Officers from the Hertfordshire Fire and Rescue Service have been reminded that they must keep to speed limits when not responding to 999 calls, following a complaint made to the county council.
The advice – given to ’emergency response drivers’ – was revealed in a report detailing the complaints and compliments made to Hertfordshire County Council during 2020/21.
That report highlights 35 compliments that were received in relation to the county’s Fire and Rescue Service and the council’s other community protection services during the 12-month period.
And it records nine complaints against the fire service – which included the conduct and/or standard of driving of a fire service vehicle as well as concern over the slow response to an incident.
According to the report – presented to a meeting of the county council’s resources and performance cabinet panel on Friday (February 11) – emergency response drivers have been reminded that they must adhere to speed limits.
And, says the report, training for emergency response drivers and officers in charge is to include awareness regarding the impact of the use of the fire engine’s ‘bull horn’ may have on other road users.
Following the meeting a spokesperson for the Hertfordshire Fire and Rescue Service stressed that their drivers are only allowed to exceed the legal speed limit when responding to an emergency call – if safe to do so.
And he said officers in charge are trained to be able to ensure a fire engine is being driven safely.
“While it is important that we can get to emergencies quickly, we have a responsibility to other road users which we take very seriously,” he said.
“Our emergency response drivers undergo intensive training before they are allowed to respond to emergency calls.
“Our drivers are only allowed to exceed the legal speed limit when they are responding to an emergency call, and even then only when they have assessed the situation and conditions and are confident that it is safe to do so at that time.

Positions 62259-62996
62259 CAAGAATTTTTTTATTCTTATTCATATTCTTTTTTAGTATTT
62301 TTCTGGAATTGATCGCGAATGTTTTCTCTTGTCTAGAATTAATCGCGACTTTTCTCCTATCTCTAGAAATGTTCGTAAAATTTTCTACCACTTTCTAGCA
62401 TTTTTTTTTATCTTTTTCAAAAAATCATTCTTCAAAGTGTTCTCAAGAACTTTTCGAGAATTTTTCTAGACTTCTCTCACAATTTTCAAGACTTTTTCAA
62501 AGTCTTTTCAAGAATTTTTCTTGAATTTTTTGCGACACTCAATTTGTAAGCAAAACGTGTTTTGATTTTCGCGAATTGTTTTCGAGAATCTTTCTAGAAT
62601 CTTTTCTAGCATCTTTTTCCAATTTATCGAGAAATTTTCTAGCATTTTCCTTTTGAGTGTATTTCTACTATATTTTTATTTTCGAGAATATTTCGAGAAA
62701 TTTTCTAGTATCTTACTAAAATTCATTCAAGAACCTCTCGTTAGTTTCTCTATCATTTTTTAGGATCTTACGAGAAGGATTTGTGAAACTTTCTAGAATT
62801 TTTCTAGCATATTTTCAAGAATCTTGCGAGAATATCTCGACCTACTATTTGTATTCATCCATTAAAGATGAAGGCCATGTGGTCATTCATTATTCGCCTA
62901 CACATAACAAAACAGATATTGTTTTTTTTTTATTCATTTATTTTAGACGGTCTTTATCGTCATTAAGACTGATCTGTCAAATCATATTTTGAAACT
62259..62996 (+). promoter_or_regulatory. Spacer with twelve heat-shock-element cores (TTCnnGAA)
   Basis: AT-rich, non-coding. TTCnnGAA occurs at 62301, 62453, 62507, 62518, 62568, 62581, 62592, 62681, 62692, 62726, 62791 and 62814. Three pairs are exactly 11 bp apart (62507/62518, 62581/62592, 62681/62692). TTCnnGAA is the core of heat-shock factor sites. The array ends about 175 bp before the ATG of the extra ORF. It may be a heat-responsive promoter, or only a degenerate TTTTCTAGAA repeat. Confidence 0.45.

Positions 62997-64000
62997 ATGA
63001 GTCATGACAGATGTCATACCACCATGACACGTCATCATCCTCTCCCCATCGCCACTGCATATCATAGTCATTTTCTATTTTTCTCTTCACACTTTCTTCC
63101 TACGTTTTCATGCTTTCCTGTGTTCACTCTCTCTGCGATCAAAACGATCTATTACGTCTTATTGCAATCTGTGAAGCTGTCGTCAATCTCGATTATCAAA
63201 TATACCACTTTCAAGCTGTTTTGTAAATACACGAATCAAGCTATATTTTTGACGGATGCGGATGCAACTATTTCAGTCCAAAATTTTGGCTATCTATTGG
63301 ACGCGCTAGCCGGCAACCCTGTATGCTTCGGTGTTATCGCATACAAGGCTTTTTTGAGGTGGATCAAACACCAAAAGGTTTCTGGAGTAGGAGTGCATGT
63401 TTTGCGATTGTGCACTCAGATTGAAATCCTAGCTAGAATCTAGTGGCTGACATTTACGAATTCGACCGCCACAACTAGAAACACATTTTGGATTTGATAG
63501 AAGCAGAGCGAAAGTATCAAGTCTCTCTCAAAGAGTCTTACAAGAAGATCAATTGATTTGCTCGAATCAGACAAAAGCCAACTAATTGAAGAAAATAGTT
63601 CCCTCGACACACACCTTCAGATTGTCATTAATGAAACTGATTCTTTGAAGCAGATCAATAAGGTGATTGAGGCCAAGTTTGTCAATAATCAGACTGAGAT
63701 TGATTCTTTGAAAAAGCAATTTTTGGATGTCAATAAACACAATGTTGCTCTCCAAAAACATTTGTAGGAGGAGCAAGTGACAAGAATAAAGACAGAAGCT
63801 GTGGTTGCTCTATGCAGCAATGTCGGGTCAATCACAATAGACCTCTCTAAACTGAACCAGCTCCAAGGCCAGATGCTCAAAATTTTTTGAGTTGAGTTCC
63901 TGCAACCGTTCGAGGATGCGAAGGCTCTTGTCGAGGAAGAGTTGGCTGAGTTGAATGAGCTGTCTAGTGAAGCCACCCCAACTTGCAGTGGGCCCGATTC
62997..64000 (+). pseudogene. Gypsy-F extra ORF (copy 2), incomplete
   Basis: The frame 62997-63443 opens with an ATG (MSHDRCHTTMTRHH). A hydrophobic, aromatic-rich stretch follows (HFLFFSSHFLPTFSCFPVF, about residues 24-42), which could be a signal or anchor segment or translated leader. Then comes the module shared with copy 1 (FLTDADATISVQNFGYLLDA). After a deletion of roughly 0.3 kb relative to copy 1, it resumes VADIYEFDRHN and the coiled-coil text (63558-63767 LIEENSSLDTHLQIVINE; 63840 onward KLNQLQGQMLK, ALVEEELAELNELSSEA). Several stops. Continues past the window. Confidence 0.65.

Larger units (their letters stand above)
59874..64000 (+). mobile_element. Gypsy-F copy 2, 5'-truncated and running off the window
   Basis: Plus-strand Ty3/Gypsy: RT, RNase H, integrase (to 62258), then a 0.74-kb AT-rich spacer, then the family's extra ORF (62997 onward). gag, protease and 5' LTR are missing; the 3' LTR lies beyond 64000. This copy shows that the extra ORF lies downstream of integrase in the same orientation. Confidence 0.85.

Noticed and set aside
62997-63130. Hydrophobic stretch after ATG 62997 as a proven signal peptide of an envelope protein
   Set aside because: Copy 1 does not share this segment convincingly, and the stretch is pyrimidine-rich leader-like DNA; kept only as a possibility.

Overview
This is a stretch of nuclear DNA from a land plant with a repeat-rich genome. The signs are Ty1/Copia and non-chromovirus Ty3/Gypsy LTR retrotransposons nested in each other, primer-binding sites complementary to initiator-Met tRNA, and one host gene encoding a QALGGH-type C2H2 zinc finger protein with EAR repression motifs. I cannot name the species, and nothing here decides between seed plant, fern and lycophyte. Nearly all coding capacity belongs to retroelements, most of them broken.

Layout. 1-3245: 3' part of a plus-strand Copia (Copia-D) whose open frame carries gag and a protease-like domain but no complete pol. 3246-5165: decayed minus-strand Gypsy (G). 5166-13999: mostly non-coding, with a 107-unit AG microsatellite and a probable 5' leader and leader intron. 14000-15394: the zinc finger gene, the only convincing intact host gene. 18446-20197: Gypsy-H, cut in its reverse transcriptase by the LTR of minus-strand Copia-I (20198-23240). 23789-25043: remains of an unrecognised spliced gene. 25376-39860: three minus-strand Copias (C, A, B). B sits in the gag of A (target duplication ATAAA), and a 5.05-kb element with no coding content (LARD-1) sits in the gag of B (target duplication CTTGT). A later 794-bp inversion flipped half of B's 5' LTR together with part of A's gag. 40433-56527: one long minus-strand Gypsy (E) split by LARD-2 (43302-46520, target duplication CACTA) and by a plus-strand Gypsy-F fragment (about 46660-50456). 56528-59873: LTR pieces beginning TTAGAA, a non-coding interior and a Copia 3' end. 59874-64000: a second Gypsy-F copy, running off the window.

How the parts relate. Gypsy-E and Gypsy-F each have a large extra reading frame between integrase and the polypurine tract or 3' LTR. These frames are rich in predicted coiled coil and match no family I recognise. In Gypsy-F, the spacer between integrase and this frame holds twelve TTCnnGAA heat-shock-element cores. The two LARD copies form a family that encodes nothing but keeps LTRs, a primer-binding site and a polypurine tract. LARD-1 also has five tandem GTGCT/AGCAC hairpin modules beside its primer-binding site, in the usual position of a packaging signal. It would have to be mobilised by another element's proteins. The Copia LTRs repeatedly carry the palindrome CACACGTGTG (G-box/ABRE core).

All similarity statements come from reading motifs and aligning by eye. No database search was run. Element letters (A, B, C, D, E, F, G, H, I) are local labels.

“Drivers may also use audible warning devices where it is necessary and safe to do so.
“The officers in charge of each fire engine are trained to be able to monitor the driving and ensure that the fire engine is being driven safely.”
Other fire service complaints reported to the cabinet panel related to the conduct of staff – including inappropriate and offensive remarks on social media – and to unhappiness about the appearance of a fire service building.
And as a result, according to the report, fire service personnel are to be reminded of their responsibilities when posting material on social media.
Complaints and compliments are used by the county council as an indicator or service performance.
But the report stresses the low number of complaints relating to community protection has made it difficult for the service to draw robust conclusions or identify particular areas of weakness in terms of performance.
In addition it refers to eight complaints received in 2020/21 in relation to trading standards services.
The trading standards complaints are reported to have predominantly related to unhappiness with the level of service provided, with a single complaint about conduct of a staff member.
The report was presented to a meeting of the county council’s resources and performance cabinet panel on Friday (February 11) which can be viewed online.